ESPN3 fans may have been surprised to see images like these on their screens over the last few days. The image is from The International, the grand final for the DOTA 2 championships, which appeared on cable for the first time ever. Indeed, DOTA 2’s developer Valve made a deal with ESPN for broadcast cable coverage of an e-sports event.
DOTA 2 is one of the leading games in e-sports — a ‘massive online battle arena’ (or MOBA) game, which pits teams of five against each other, as they attempt to destroy the other team’s base. While e-sports may seem strange to some, the prize pool for the International is more $10 million dollars divided among the top 14 teams.
E-sports are a growing market, one that’s been well served by streaming services like Twitch. Twitch Plays Pokemon started as a small experiment, but its audience ballooned to more than 36 million viewers, which shows the Internet’s appetite for live video game streaming.
The International was streamed live between the 18th and 21th, on Twitch, dota2.com and ESPN3. So while ESPN3 may have been the first cable network to broadcast the finals, it wasn’t the only source. A pre-game and highlights show appeared on ESPN2, and met with some very telling commentary from Twitter.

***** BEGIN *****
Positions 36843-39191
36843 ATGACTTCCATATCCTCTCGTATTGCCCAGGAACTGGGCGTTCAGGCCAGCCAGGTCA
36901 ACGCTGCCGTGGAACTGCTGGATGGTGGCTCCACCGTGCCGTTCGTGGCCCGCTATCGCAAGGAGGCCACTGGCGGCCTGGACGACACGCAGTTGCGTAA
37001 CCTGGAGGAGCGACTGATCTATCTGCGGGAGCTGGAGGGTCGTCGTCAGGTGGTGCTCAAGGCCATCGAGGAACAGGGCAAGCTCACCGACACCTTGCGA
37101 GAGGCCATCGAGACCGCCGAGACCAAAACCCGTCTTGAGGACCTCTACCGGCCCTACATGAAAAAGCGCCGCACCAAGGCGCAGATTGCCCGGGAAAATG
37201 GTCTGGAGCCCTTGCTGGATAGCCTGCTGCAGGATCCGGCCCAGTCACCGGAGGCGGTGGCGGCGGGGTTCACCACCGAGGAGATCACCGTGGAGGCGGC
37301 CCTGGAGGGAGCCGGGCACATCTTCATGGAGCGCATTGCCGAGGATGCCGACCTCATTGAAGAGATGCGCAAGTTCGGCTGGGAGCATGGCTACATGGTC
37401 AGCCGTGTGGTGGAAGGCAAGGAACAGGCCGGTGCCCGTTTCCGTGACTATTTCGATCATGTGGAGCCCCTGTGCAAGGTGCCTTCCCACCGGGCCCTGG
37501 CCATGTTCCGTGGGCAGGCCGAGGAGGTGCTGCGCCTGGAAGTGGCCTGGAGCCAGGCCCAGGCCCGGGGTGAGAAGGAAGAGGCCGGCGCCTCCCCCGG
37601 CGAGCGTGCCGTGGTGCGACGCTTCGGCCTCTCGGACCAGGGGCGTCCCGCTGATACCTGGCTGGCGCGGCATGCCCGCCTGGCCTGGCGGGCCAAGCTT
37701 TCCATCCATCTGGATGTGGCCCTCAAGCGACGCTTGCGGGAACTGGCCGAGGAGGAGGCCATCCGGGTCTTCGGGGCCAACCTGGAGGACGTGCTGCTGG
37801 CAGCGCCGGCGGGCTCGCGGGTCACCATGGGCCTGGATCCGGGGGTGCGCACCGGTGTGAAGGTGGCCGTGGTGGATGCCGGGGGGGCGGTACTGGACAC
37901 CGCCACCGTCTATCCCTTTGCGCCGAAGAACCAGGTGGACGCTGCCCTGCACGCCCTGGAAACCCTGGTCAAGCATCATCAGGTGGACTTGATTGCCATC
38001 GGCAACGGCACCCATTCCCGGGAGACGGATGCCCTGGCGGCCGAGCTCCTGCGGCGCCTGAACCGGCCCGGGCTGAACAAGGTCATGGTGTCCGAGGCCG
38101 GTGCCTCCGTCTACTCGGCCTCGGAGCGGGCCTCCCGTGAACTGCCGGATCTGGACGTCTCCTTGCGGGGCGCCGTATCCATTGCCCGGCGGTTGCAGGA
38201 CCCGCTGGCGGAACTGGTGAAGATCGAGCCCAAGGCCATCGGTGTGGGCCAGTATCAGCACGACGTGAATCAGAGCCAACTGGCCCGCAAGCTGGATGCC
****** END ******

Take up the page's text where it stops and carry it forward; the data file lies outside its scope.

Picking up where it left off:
ESPN2 showing a video game competition, calling it a 'sport'. Aaaaaaaaand we've lost all definitions of that word.
— Steve Carter (@SteveCarterPP) July 21, 2014
Others commented that anyone tuning into ESPN during the coverage would be lost, and the ESPN2 special did little to help. Those who seek out e-sports live streams online have the luxury of time and context, as they are either already fans or players of the games they wish to see. Viewers come to a DOTA 2 International stream the same way football fans approach the Super Bowl.
The official press release about the partnership between Valve and ESPN expressed a lot of hope. “From the success of the Compendium to the collaboration with ESPN, this year’s International really demonstrates how much competitive gaming has grown to rival traditional sports,” said Erik Johnson of Valve. And while e-sports has grown significantly, perhaps this partnership hasn’t helped a great deal.
The question remains: Why would ESPN want this deal? Streaming e-sports is wildly popular among video game fans, so the desire may have been to draw that audience from the Internet to cable TV — or at least onto WatchESPN and off of Twitch. However, ESPN’s audience is there for athletic sports, even if that sport is frisbee.
ESPN fans aren’t there for e-sports, and e-sports fans are likely to be cable-cutters, so they probably wouldn’t have access to premium ESPN channels offline. While this partnership may have hoped to expand e-sports viewership, it seems there isn’t much crossover between the two camps.
Still, it’s exciting to see an Internet phenomenon cross into the mainstream, but it’s unlikely that the deal helped ESPN — or e-sports for that matter.